Obviously, the first thing you notice about the Miraluka is that their eyes are completely covered. Just as humans would wear a shirt, nearly all Miraluka wear a cover over their eyes -- or rather I should say, where their eyes should be. Full-blooded Miraluka do not have eyes naturally. However, the Miraluka are a near-human species, so it is possible for a Miraluka to have eyes if one of his parents did.
The blind seer isn't exactly a new concept; neither BioWare nor LucasArts invented the idea. In fact, this mythological trope dates back to at least ancient Greece. Tiresias was blinded by Hera and given the gift of prophecy by Zeus to settle a bet between the two deities. And the Miraluka fall right in line with that idea. Because of the radiation on the planet Alpheridies, the humans who settled there eventually stopped needing their eyes and instead developed the ability to "see" through the Force.
But how does a person see through the Force?
Let's go to the source to answer that. During the Knights of the Old Republic II, your Miraluka companion Visas Marr describes how it works. She told the Exile to first close his eyes to block out distractions. Then the Exile was to just concentrate on Visas' breathing -- specifically, the life that comes from the breathing -- then step back from the image and see what remains. What's left is Force-sight.
If you're going to roleplay a Miraluka or create a backstory for your character in Star Wars: The Old Republic, then perhaps I can put it in more practical terms. I'll take a quote from Obi-Wan Kenobi in A New Hope: "It's an energy field created by all living things. It surrounds us and penetrates us; it binds the galaxy together." Couple this depiction with Visas' explanation in the earlier paragraph and a concrete definition can be made for what a Miraluka "sees." Force is "light" to a Miraluka. Unlike the human definition of light, Miralukan "light" is created by living beings -- all living things, if you take Obi-Wan's quote literally.
Now, imagine a world -- or an existence -- where your source of light comes from living things, not electricity running through resistant filaments. In my mind, that flips nearly everything on its head. Unfortunately, there is no canon to explain what day-to-day life is like on the Miraluka homeworld of Alpheridies. So all we really have is speculation in regard to the physical appearance of Alpheridies. However, we do know a bit about the culture, gathered from various comics and the Star Wars Roleplaying game by Wizards of the Coast.
Miraluka are rarely seen off their homeworld, but just previous to KOTOR II, a colony had been established on Katarr. Unfortunately, the Force succubus Darth Nihilus drained the whole colony of life save for Visas Marr. Needless to say, there have been no other settlements since.
Miraluka find safety behind the molecular cloud called The Veil in the Aborn system, away from most trade routes. In fact, most people in the galaxy have not heard of Alpheridies or the Aborn system because of this. A quick anecdote: Alpheridies was so unknown even to players that Star Wars Galaxies' roleplayers were sometimes accused of creating a character that could not exist if they made a Miraluka. Until the latest atlas, the planet did not exist on any map, even though it had been in lore since the early '90s.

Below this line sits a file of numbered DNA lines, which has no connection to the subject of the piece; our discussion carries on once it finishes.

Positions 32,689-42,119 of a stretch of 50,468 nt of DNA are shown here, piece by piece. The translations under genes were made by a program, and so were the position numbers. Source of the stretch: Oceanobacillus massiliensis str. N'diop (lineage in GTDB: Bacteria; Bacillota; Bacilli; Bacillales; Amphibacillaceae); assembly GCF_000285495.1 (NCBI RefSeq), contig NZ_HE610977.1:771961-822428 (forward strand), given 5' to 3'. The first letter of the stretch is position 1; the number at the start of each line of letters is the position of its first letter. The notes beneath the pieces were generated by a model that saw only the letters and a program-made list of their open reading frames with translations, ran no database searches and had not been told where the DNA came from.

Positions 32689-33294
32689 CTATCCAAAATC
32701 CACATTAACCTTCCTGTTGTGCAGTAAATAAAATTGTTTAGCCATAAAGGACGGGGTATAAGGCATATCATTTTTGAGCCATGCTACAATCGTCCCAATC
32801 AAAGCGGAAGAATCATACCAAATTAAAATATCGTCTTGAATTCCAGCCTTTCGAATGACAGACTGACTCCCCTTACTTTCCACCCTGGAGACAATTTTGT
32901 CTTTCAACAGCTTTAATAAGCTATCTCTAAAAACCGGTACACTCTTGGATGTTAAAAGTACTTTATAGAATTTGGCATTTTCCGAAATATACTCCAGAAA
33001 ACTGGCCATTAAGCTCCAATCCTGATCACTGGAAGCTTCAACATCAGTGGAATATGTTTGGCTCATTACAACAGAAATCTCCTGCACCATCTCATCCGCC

Because of past interactions with outside cultures, Miraluka are generally cautious and slow to trust others. Following the blind monk trope, many are also wise and insightful. Believe it or not, as shown by Shoaneb Culu, Miraluka can be excellent fighter pilots; perhaps the Force-sight gives them an edge when targeting other living beings. Although I'm still trying to nail down the source, I'm told that Miraluka religion revolves around the gods Ashla and Bogan: the dark and light side of the Force. There was a Miraluka roleplayer in SWG who used to say, "May Ashla watch over you," instead of the traditional, "May the Force be with you." Other than that, I haven't personally seen a reference to either Ashla or Bogan in conjunction with Miraluka.
As with everything in the Holocron Files, take what you will out of it. I really hope to inspire other players of SWTOR to at least dabble into the culture of the species they are playing. Even if I'm not roleplaying in the game itself, it's fun for me to wrap my head around the culture and backstory of the character I'm playing. Perhaps you can do the same, or if you don't yet have a Miraluka, then perhaps this culture would be something you'd like to dip your toes into. If I might make a recommendation: The Jedi Consular story is a perfect fit for a Miraluka.
Let me know if there is a species you'd like to hear about next month, or tell me your experience playing a Miraluka or any of the other non-human species in the galaxy. Until then, may Ashla watch over you -- or Bogan if you're one of those Sith-y types.
The Hyperspace Beacon by Larry Everett is your weekly guide to the vast galaxy of Star Wars: The Old Republic, currently in production by BioWare. If you have comments or suggestions for the column, send a transmission to email@example.com. Now strap yourself in, kid -- we gotta make the jump to hyperspace!